4th, John xvii. 9. "I pray for them: I pray not for the world, but for them which thou hast given me."-The following particulars deserve our attention:-1st, The objects of Christ's prayer. 2nd, The subject of it; and 3rd, Who were not the objects of it.-1st, The objects of Christ's prayer-" I pray for them." Now the pronoun them refers us to persons previously spoken of. At the 6th verse it is said "I have manifested thy name unto the men which thou gavest me out of the world: thine they were, and thou gavest them me: and they have kept thy word." In the 8th verse we read-" For I have given unto them the words which thou gavest me; and they have received them, and have known surely that I came out from thee, and they have believed that thou hast sent me, (ver. 9.) I pray for them: I pray not for the world, but for them which thou hast given me; for they are thine." This agrees with what was said of them in the 6th verse-" thine they were, and thou gavest them me," that is, Christ's apostles were given him out of the world. 2nd, The subject of Christ's prayer-union and protection. 'Holy Father, keep through thine own name those
whom thou hast given me, that they may be one, as we are," ver. 11. Again, "I pray not that thou shouldest take them out of the world, but that thou shouldest keep them from the evil," ver. 15. 3rd, Who were not the objects of Christ's prayer-The world, as the world. Christ could not have prayed that the world should be one, or that it should be kept from the evil of the world; yet we find the world as believers prayed for-" Neither pray I for these alone (meaning the apostles) but for them also which shall believe on me through their word, (ver. 20.) that they all may be one," ver. 21. Again, we find the world, as the world, the objects of Christ's supplication, the subject not being either union or protection, but forgiveness-" Father, forgive them; for they know not what they do.". Luke xxiii. 34.
5th, John xii. 37-40. "But though he had done so many miracles before them, yet they believed not on him; that the saying of Esaias the prophet might be fulfilled, which he spake, Lord, who hath believed our report? and to whom hath the arm of the Lord been revealed? therefore they could not believe, because that Esaias said again, He hath blinded their eyes, and hardened their heart, that they should not see with their eyes, nor understand with their heart, and be converted, and I should heal them." We will in this place insert Paul's quotation--" Well spake the Holy Ghost by Esaias the prophet unto our fathers, saying, Go unto this people, and say, Hearing ye shall hear, and shall not understand; and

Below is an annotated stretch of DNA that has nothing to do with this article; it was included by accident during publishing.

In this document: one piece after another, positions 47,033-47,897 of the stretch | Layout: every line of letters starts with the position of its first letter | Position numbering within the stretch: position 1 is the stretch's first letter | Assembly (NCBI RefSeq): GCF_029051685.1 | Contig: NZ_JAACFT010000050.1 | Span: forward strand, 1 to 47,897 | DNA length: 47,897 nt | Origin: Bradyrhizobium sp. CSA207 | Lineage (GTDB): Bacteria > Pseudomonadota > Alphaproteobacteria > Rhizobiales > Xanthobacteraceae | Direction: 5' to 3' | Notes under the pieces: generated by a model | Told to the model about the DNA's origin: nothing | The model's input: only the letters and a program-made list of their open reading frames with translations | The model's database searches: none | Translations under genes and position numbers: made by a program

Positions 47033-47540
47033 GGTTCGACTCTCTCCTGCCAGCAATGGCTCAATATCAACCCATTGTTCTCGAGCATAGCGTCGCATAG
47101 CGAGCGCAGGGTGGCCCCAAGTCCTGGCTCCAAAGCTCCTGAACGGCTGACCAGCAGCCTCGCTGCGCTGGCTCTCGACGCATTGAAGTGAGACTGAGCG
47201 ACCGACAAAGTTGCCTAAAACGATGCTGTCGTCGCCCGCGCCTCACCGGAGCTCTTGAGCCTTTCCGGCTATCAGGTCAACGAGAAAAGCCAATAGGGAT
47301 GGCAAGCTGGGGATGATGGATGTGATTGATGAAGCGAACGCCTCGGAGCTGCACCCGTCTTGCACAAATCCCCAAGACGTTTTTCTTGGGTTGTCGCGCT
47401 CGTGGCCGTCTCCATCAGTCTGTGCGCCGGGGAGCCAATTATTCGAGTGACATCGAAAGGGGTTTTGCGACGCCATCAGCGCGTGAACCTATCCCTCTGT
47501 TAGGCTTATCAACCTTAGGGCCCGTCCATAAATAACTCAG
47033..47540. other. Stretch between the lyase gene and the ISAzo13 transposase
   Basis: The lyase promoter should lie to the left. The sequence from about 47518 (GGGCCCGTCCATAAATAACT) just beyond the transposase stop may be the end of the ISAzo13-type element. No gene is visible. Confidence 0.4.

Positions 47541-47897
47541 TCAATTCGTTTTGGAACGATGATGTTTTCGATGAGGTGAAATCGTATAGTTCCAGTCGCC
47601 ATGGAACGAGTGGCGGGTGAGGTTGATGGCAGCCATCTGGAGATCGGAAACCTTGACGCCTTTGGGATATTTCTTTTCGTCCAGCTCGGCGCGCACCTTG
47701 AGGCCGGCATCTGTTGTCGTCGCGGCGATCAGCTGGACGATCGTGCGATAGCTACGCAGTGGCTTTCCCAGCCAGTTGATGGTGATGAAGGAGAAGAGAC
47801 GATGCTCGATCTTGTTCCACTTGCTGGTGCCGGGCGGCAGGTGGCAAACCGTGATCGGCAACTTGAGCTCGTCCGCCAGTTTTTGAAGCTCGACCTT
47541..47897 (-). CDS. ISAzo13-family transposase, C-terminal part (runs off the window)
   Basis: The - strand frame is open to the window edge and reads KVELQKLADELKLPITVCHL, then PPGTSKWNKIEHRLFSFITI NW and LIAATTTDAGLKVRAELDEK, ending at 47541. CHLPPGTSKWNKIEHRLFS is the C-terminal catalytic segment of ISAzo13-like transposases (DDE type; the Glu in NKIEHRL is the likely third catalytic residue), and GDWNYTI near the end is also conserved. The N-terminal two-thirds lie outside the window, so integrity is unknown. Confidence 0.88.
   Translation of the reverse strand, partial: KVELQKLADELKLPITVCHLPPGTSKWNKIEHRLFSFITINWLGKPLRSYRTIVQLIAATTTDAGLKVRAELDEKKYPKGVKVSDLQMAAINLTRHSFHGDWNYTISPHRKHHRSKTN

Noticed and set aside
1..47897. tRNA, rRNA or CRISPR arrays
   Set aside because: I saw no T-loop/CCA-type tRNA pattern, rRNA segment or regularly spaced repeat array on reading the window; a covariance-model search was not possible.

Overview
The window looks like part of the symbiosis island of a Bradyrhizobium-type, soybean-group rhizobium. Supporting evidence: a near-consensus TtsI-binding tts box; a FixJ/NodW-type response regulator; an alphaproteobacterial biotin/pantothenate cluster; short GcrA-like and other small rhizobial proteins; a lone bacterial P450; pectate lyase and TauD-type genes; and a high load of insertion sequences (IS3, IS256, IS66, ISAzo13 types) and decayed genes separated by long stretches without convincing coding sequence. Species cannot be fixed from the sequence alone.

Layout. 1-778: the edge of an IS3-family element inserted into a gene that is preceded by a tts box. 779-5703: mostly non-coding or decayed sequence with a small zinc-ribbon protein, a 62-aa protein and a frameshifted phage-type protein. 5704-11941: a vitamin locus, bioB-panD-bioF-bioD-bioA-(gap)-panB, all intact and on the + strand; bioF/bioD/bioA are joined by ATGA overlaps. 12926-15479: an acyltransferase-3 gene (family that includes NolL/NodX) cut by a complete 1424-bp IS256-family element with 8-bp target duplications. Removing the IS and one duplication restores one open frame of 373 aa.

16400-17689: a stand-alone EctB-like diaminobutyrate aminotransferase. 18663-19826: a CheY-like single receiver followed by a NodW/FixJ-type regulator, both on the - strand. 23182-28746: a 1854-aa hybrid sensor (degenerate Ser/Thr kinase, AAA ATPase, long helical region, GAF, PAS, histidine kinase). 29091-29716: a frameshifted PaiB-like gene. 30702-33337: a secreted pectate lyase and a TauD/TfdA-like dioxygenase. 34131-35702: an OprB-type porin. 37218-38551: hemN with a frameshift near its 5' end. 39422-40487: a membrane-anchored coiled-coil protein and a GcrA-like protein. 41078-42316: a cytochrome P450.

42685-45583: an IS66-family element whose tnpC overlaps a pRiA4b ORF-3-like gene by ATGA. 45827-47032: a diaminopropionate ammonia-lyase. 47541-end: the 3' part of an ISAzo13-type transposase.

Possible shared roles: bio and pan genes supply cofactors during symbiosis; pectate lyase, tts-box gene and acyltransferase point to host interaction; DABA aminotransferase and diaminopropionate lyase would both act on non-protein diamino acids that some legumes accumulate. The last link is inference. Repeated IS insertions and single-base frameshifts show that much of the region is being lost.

seeing ye shall see, and not perceive: for the heart of this people is waxed gross, and their ears are dull of hearing, and their eyes have they closed; lest they should see with their eyes, and hear with their ears, and understand with the heart, and should be converted, and I should heal them. Be it known therefore unto you, that the salvation of God is sent unto the Gentiles, and they will hear it." Acts xxviii. 25-28. From Paul's application of the prophet's address, we learn, that the words quoted were, in their primary sense, applicable to the "fathers" in the days of Isaiah, and, in a secondary and accommodated sense, to the unbelieving part of the Jews under the gospel dispensation. Hence it follows, that the words in question are so far from being a revelation of the decree of reprobation, that they occupy only the rank of a secondary and accommodated kind of prophecy. It is further worthy of remark, that the quotation from the prophet is uniformly restricted to the case of the unbelieving Jews, and consequently, it cannot support the application of it made by our author, who refers it to the case of all unbelievers.
Again, there were some in our Lord's day, concerning whom the words were not applicable, whose case nevertheless appears to have been equally hopeless with that of those who disbelieved. Thus, in a subsequent part of the chapter, (ver. 42, 43.) we read, "Nevertheless, among the chief rulers also many believed on him, but because of the Pharisees